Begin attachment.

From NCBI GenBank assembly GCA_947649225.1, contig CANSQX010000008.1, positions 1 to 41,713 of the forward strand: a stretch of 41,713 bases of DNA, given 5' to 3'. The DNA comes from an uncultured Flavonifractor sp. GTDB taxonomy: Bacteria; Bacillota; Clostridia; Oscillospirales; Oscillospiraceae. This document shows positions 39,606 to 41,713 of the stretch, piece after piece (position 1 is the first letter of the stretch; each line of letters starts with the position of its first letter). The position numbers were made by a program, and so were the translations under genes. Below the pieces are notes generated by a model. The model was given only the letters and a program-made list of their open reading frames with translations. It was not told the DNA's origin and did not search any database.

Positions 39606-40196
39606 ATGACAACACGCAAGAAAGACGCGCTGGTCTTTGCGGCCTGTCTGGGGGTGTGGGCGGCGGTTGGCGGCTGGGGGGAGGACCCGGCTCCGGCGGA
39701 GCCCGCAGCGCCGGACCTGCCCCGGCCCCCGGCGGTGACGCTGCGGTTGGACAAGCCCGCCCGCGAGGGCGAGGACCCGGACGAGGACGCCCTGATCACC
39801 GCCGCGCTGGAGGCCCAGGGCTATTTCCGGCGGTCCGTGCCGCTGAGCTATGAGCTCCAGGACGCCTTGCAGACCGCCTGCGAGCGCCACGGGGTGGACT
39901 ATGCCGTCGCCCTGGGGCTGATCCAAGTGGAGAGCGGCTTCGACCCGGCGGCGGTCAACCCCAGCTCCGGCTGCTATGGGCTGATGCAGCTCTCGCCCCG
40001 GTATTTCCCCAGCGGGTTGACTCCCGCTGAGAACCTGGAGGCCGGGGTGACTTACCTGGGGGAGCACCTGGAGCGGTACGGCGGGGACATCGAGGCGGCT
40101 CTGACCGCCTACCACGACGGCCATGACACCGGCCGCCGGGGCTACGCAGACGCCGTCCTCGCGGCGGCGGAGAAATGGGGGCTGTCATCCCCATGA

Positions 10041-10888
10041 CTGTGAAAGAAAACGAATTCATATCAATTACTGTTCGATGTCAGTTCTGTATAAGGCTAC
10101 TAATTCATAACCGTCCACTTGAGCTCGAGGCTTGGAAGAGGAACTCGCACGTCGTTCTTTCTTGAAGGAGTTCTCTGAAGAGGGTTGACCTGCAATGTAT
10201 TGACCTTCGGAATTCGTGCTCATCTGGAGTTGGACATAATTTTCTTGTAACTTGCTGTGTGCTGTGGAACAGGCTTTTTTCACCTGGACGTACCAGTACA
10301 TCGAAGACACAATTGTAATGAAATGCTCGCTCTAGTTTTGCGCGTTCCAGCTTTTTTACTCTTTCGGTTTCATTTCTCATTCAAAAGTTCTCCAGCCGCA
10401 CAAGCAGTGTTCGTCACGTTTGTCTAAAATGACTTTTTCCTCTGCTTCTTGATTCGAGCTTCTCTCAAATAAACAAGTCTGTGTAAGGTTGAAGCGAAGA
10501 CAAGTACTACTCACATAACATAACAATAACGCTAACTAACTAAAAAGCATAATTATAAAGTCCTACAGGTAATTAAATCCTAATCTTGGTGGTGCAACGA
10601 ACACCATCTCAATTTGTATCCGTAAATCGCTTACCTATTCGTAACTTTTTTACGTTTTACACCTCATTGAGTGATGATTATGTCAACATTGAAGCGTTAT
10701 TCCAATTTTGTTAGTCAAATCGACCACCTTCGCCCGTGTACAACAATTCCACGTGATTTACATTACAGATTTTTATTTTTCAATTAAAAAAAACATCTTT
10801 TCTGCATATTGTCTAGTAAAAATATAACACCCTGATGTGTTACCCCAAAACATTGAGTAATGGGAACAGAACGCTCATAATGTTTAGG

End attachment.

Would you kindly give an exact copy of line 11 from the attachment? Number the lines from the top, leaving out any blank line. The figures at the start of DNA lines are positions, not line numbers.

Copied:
10101 TAATTCATAACCGTCCACTTGAGCTCGAGGCTTGGAAGAGGAACTCGCACGTCGTTCTTTCTTGAAGGAGTTCTCTGAAGAGGGTTGACCTGCAATGTAT